To be honest, my internal jury is still out on the existence of ghosts. I mean, I've seen some things in my life that can't be explained away by a mere Jim Beam overindulgence, but I also have doubts.
However, I'm a horror fiction writer. A part of me is required to believe. I'm not sure, but I think it's part of the Horror Fiction Writers Union credo that belief in ghosts, vampires, werewolves, zombies, soulless night walkers, Lindsey Lohan, and other members of the undead is a requirement. To give in to the notion that beings from beyond the veil don't exist might call into question my integrity as a professional story-maker-upper.
So I'm going to go on the record here and make the bold and firm statement that I believe ghosts might possibly sort-of maybe could theoretically have the opportunity to perhaps exist. Or not.
That said, if ghosts do exist, I wish one would set up shop in my residence.
It's not that I relish coming face to face with one of Casper's rogue brethren, or that I desire sleepless nights caused by rattling chains. The truth is, I'm already awakened nearly every night around 3:15 a.m. by the rattling chains of my dog's collar, because Cree has this deeply-entrenched habit of wanting to go outside and pee on something at exactly that time. It gives a whole new meaning to the term "wee" hours of the morning. Midnight is the Witching hour, but for Cree, 3:15 a.m. is the Whizzing hour.
My reason for wanting a manifestation infestation is to combat the effects of old age.
Here's what I mean:
I find that some of my personal belongings occasionally become misplaced. Keys, pens, sticky notes, a wallet...these are just a few of the things that I sometimes have difficulty locating.
Because I've been on the planet more than half a century, I'm concerned that those misplaced gadgets could be attributed to my aging, forgetful mind. It's not an alternative I like to consider. It would be much better if I had someone or something else to blame.
Before I got married, missing items such as these were easily chalked up to the reference I made earlier about Mr. Beam. After a night at the bar (I used to be a performing musician), it would be a completely reasonable claim that the bourbon was responsible for my missing keys, missing wallet, or missing car.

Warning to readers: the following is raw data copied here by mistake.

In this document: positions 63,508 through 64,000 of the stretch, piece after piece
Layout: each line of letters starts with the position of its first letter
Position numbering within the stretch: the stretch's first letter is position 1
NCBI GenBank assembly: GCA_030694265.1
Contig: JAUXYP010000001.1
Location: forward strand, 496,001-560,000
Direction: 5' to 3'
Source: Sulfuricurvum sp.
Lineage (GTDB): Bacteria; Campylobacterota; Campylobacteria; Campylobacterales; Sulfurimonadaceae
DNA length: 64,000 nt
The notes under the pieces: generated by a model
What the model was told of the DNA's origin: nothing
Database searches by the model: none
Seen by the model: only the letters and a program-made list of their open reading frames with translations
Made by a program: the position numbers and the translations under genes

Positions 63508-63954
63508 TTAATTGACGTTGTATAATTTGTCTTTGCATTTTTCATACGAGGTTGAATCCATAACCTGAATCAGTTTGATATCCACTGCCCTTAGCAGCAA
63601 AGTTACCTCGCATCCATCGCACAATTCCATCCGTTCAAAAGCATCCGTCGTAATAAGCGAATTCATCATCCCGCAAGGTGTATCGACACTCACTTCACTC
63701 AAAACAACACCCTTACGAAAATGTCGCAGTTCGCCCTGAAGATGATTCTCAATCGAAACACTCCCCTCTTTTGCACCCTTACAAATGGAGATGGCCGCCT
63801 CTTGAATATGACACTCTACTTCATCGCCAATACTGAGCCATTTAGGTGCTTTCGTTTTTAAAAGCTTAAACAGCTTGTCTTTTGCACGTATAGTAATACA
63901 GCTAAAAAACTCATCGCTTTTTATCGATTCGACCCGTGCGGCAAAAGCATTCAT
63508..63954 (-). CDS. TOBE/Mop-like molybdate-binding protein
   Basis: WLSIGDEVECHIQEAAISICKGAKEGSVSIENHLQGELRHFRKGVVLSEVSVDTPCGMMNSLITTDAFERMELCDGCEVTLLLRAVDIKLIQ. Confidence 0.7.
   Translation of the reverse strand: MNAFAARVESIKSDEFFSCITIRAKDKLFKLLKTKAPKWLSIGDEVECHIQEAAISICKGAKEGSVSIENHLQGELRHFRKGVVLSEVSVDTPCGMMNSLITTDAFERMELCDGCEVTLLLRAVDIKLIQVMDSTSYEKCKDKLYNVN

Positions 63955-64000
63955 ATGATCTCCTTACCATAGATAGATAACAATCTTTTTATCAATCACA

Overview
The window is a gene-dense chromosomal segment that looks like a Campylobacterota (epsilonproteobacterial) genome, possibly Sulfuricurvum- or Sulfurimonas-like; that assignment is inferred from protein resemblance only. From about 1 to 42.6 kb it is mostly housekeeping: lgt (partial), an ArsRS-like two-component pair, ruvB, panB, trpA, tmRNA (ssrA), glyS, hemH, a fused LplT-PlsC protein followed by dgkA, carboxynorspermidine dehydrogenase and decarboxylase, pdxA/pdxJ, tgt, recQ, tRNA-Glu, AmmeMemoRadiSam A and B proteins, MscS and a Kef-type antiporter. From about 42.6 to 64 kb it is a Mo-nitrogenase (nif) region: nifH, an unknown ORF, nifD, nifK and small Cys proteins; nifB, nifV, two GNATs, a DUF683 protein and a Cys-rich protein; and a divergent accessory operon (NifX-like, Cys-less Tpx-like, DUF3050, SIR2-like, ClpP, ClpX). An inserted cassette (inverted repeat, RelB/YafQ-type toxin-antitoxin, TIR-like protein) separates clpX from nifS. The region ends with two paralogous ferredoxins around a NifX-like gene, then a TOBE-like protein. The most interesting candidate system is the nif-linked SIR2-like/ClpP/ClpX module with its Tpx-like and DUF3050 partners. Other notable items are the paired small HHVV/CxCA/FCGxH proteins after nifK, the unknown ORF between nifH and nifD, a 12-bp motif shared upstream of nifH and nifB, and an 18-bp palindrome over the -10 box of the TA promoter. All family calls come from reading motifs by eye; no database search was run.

Then I got married. One of the advantages to having small children in the house is that they are easy to accuse for objects that have gone AWOL. For starters, they usually did it. And even when they didn't, the precedent has been established, which as any good lawyer will tell you is almost as good as actual evidence or confessions.
Now that the kids are all grown, it's tougher to hang missing goods at their doorstep.
So who do I blame today when I can't find my iPhone, or my toenail clippers go missing?
If I had a good, legitimate ghost to blame, I would feel a lot better.
I could also pawn off other inconveniences on such an entity.
For example, I have left my desk in the morning with a stack of 20 papers on it, only to return in the afternoon to find 40 pages there.
The papers on my desk seem to be multiplying like uncaged rabbits that have nibbled through someone's Viagra garden.
My desk is always a mess, always overrun with books, boxes, paper, pens, and unencumbered office supplies, even after I just finished cleaning it.
I wanted to blame alien civil servants, figuring they were likely candidates to be so obsessed with paperwork that they would come to Earth and inundate an innocent piece of furniture with their paper mill excrement of forms, instructions, and reminders.
Then I remembered that I don't believe in aliens.
It would be much easier if I could claim that the office in my house is haunted by the ghost of a former insurance agent. I've been in that business, so I know how enamored those in the indemnity industry can be with higher and higher piles of paper. In fact, I was in the insurance business back when computers were really taking over and the term "paperless office" became a popular catchphrase. What I remember best about those times was the fact that the volume of printed materials actually quadrupled under the "paperless" mantra. (It wasn't the computer's fault; the PC's evil cousin, The Printer, was to blame.)
An insurance agent ghost would also be a genuine explanation for misplaced items. Whenever my favorite pen isn't on my nightstand where I insist I left it, I could blame the Prudential poltergeist for moving it when the pen turns up on the living room end table the next day.
In a perfect world, the Allstate apparition would be married for time and eternity to an expired laundress, which would explain the thousands of right socks and monogrammed handkerchiefs that have gone missing from our dryer over the last 10 years.
Unfortunately, one of the disadvantages to living in a newer house devoid of ghastly histories involving murder and mayhem is that I can't conjure up tales of headless John Hancock agents wandering the hallway in possession of my always-absent scissors.
So for now I'll have to continue finding new and creative ways of blaming the dog whenever things go missing from my desk, a claim that will have little credence until the next time I find my keys near a wet spot on the lawn at 3:15 a.m.